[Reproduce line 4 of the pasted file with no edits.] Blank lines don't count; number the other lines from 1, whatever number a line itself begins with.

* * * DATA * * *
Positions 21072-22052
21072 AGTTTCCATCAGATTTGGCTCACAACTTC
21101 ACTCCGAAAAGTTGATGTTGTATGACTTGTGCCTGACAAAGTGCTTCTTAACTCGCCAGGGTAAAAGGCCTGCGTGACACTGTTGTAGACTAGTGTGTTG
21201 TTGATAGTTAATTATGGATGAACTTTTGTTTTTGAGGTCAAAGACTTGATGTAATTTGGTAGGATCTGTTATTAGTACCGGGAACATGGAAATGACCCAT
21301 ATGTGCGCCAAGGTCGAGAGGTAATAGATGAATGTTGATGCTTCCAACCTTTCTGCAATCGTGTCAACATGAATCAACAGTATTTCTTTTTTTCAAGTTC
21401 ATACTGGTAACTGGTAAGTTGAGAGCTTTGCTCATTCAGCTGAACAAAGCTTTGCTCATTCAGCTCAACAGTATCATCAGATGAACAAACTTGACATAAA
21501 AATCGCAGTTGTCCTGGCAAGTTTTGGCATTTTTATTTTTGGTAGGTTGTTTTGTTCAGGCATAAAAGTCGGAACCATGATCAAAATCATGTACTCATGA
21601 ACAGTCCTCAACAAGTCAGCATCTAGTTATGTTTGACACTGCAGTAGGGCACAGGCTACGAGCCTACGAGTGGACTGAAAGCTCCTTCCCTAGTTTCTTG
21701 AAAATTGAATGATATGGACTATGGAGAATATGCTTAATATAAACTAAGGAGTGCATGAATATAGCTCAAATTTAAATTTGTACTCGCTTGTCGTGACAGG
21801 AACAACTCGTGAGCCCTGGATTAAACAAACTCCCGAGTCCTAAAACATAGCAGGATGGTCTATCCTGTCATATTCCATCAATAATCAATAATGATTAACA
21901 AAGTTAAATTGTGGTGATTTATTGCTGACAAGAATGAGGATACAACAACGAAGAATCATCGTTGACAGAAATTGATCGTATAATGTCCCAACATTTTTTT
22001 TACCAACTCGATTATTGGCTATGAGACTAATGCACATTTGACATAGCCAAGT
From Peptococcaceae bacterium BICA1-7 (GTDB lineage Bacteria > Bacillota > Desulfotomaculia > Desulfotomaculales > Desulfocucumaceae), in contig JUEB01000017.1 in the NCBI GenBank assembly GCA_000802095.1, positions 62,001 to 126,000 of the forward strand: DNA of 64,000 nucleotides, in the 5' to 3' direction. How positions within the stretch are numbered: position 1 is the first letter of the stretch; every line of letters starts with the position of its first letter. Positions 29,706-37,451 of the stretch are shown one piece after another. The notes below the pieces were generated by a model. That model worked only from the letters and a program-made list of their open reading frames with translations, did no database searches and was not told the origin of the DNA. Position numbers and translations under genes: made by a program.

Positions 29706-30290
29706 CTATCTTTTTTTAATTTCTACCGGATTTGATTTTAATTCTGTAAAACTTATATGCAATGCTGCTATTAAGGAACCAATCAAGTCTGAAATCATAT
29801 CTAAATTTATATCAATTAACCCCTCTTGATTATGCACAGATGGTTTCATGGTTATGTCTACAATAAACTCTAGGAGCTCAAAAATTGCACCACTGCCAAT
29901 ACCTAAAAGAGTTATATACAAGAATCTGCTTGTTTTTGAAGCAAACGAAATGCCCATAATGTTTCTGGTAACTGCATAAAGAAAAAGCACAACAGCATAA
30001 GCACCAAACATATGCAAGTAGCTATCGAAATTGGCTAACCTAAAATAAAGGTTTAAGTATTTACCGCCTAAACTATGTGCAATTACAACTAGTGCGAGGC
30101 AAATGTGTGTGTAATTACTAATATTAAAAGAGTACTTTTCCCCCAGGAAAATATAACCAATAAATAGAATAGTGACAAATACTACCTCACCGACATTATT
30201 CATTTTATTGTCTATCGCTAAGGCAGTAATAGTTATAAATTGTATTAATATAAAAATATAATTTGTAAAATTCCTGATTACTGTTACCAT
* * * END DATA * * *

21201 TTGATAGTTAATTATGGATGAACTTTTGTTTTTGAGGTCAAAGACTTGATGTAATTTGGTAGGATCTGTTATTAGTACCGGGAACATGGAAATGACCCAT